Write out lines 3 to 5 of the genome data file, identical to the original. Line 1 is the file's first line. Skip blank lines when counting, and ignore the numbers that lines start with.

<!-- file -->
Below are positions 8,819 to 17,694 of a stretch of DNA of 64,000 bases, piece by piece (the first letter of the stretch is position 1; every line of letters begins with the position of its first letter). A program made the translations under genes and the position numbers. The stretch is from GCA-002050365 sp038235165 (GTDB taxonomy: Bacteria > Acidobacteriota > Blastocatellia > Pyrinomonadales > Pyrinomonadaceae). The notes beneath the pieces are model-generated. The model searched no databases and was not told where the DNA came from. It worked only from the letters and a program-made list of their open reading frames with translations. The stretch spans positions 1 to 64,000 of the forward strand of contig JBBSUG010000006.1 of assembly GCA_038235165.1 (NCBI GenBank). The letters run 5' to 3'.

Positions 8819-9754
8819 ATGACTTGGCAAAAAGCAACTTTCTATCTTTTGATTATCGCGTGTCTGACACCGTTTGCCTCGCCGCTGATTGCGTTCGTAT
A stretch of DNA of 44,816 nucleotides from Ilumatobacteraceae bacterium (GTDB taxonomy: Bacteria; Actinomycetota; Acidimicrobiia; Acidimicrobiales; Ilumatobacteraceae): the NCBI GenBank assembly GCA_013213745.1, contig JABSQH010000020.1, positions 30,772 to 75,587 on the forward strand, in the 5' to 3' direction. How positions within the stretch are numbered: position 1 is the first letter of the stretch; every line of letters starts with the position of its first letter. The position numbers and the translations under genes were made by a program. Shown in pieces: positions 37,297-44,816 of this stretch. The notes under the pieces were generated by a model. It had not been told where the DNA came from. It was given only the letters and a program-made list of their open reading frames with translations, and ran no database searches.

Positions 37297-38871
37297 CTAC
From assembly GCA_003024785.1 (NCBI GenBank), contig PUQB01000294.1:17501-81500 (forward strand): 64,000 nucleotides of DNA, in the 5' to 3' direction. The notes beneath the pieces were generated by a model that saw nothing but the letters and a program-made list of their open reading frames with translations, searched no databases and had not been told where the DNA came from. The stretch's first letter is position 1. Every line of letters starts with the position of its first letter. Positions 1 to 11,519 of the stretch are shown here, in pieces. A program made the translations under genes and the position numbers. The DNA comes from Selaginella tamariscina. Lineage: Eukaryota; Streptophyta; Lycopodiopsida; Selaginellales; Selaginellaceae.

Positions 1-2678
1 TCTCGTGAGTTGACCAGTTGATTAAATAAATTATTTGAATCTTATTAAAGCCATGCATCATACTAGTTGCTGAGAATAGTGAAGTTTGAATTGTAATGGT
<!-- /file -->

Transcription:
8819 ATGACTTGGCAAAAAGCAACTTTCTATCTTTTGATTATCGCGTGTCTGACACCGTTTGCCTCGCCGCTGATTGCGTTCGTAT
A stretch of DNA of 44,816 nucleotides from Ilumatobacteraceae bacterium (GTDB taxonomy: Bacteria; Actinomycetota; Acidimicrobiia; Acidimicrobiales; Ilumatobacteraceae): the NCBI GenBank assembly GCA_013213745.1, contig JABSQH010000020.1, positions 30,772 to 75,587 on the forward strand, in the 5' to 3' direction. How positions within the stretch are numbered: position 1 is the first letter of the stretch; every line of letters starts with the position of its first letter. The position numbers and the translations under genes were made by a program. Shown in pieces: positions 37,297-44,816 of this stretch. The notes under the pieces were generated by a model. It had not been told where the DNA came from. It was given only the letters and a program-made list of their open reading frames with translations, and ran no database searches.

Positions 37297-38871